Yearly crop servey


  • 2018/19 crop (on-year) 

The 2018/19 crop is revised to 426,987 MT (7.12 M bags), which is 10% higher than the 2017/18 crop. Washed and sundried production estimates are revised at 63,674 MT (15%) and 363,313 MT (85%), respectively. 

Disappearance has remained fairly constant with end of year 2018/19 stocks increasing by approximately 0.5 M bags. However, the composition of these stocks is heavily skewed towards Naturals from the Western region. 

Southern coffee stocks are at minimal levels; disappearance during the 2018/19 season has been very good due to falling differentials, in particular for Washed coffees, which reached levels below Colombia. 

  • 2019/20 crop (off-year) 

The 2019/20 crop is estimated to be 411,119 MT (6.85 M bags), which is 4% lower than the 2018/19 crop. The volume of washed and sundried production is estimated at 57,866 MT (14%) and 353,254 MT (86%), respectively. 

Coffee harvesting has started in some areas of the South-Western region during the second half of August 2019. Coffee harvesting is expected to peak in November 2019 for most coffee producing regions, and more than 90% of the crop will have been harvested by December 2019. Harvesting of the 2019-20 crop will be completed on February 2020. 

Farmers along Guji, Sidamo and Yirgacheffe area started picking and selling red cherry during late September. Most coffee washing stations of Southern region have completed maintenance of pulping machines and construction of coffee drying beds before mid-September 2019. Coffee washing stations started processing washed coffee in late September. 

The report highlights the discrepancy between the ECX prices and FOB prices for the same qualities. The authorities have indicated that they wish to address this discrepancy by forcing shippers to sell at a price that is higher than the price paid at the ECX. A new regulation is to come into force that gives the Coffee Liquoring Unit (CLU) authority to stop shippers from exporting when they cannot prove that the sales price is above the ECX price paid for the coffee they are wanting to ship. 

In November 2019 there will be a referendum in Southern Ethiopia, to decide on splitting the Southern Region into 2 smaller Regions, granting limited autonomy to the people of these areas. This could be a reason for the downstream flow of 2018/19 stocks, meaning that the remaining coffee will be in the hands of exporters, as farmers and akrabis (local traders) prefer having cash to holding stocks in times of instability. 2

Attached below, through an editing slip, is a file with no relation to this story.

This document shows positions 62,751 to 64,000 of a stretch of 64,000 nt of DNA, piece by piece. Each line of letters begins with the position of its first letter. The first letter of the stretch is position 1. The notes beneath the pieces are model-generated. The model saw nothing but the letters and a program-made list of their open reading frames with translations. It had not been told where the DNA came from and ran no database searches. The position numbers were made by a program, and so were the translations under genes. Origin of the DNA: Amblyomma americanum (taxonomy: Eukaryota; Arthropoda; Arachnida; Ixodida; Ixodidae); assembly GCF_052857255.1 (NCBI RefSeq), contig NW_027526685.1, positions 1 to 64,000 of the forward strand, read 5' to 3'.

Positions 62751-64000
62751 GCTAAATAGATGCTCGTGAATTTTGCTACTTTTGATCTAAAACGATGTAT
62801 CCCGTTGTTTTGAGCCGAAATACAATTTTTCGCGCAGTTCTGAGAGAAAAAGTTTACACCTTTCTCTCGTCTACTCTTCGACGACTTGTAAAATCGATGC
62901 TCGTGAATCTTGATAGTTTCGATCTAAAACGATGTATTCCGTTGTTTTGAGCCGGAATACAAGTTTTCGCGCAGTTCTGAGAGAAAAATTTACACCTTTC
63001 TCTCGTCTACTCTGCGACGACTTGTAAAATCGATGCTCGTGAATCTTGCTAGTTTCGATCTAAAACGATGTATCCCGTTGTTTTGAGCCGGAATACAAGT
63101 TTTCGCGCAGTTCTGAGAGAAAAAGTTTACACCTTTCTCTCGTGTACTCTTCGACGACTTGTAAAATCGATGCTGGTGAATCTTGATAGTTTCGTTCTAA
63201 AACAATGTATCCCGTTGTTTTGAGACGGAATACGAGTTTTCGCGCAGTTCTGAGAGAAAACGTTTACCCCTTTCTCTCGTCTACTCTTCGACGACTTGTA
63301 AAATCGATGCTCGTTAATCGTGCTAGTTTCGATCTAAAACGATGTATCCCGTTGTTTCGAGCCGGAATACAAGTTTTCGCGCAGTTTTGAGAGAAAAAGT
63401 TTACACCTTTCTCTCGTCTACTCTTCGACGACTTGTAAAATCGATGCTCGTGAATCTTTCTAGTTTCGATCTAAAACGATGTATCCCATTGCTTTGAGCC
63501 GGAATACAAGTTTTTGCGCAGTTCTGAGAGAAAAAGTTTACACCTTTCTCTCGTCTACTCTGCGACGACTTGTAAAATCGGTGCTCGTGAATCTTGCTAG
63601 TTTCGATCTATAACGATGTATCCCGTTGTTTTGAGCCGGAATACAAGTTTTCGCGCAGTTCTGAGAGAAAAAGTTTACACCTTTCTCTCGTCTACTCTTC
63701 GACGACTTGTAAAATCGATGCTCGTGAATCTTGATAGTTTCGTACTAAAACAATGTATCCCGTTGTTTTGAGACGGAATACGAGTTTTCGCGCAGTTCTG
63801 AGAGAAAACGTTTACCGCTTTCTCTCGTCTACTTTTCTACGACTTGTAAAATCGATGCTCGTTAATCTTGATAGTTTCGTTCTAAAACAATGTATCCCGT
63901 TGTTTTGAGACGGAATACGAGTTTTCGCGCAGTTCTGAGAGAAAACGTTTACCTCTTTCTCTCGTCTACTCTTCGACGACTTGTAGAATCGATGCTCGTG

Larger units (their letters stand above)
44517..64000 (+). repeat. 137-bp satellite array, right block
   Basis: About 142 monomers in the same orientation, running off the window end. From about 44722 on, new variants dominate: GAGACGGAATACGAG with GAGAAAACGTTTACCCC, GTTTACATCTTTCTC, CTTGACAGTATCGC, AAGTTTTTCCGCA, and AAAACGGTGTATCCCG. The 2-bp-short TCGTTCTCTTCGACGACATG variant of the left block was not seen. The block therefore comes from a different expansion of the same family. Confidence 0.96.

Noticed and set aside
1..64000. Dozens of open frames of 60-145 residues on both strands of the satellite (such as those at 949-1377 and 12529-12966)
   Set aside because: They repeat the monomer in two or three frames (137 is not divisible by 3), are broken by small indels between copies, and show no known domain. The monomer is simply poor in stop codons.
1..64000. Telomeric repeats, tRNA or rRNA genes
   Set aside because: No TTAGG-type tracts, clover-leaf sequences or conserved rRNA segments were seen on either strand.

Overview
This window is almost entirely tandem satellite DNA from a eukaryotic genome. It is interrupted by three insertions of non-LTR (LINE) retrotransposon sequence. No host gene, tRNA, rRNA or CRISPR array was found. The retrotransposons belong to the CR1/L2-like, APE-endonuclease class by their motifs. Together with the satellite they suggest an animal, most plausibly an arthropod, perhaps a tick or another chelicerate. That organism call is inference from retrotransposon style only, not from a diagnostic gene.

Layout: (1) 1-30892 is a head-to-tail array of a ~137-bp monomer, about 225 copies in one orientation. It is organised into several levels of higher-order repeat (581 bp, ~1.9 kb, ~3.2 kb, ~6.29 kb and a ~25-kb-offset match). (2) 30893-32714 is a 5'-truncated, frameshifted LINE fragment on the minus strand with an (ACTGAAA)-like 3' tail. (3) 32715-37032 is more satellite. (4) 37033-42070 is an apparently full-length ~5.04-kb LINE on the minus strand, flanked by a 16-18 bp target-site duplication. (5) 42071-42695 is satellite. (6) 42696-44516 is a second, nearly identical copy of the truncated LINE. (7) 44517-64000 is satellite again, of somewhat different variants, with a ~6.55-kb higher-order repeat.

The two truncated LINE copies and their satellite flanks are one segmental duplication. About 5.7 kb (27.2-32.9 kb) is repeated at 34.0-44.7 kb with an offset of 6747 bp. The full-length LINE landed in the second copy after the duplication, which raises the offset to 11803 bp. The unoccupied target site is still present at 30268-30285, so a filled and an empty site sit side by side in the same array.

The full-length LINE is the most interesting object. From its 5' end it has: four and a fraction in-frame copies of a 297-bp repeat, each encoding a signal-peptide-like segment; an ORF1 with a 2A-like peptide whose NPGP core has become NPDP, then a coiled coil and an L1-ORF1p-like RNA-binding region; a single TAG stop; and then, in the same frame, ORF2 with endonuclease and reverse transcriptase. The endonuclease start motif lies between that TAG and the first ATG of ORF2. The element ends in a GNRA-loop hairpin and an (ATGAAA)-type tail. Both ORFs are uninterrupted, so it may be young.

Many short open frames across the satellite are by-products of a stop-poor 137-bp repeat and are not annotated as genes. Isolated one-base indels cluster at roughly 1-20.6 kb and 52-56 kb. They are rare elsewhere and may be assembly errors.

In May 2020 there will be elections in Ethiopia. Whereas we hope that this exercise is peaceful, past elections have brought some disruption to the normal flow from farmer to exporter. If farmers and akrabis feel that there will be security problems, this would imply a faster than normal coffee flow from local players to exporters. On the other hand, if there is instability in coffee producing areas after the elections there could be disruption to the normal flow from up-country to export during the second half of the year. 

  • 2020/21 crop (on-year) 

The 2020/21 crop is projected, under normal conditions, at 478,690 MT (7.98 M bags) and the weighted production probability is 449,121 MT (7.49 M bags). 

Executive Summary

▪ The 2017-18 crop is revised slightly higher to 388,645MT (6,477k bags), still 3% lower than the 2016-17 crop.

▪ The 2018-19 crop is estimated at 437,267MT (7,288k bags), 13% higher than 2017-18crop. The volume of washed and sundried production is estimated at 67,994 MT (16%) and 369,273MT (84%) respectively.

▪ Harvesting is estimated to peak between the 22nd  of November and the 22nd  of December across the major coffee producing regions (South and West), and about 99% of country production will be harvested by the middle of Jan 2019.  This represents a move of 21days earlier in harvesting pace vs. 2017-18.

▪ The majority of washing stations in the southern region (Sidamo / Yirgacheffe qualities) opened at the close of October and could have opened even earlier if unrest had not held delayed the governments decision to grant operating permission.

▪ Challenging drying conditions across the first four weeks of operation (SH Oct/FH Nov) mean that monitoring of drying conditions remains vital for the rest of the season and early qualities of washed may be deteriorated.

▪ Rumoured big shorts already taken on in the Export market for Unwashed Gr 4’s, which was undersupplied in 2017/18 could see early season pricing at ECX high and a squeeze on supply.  Based on patterns of this year, depending on the size of the short this could spill into the Djimma complex, which is often blended into Sidamo when supply is inadequate.

▪ The change in regulation enacted in 2016/17 and ratified in October of this year mean that many exporters have taken up the opportunity to engage with certification at the washing station level most obviously in the West.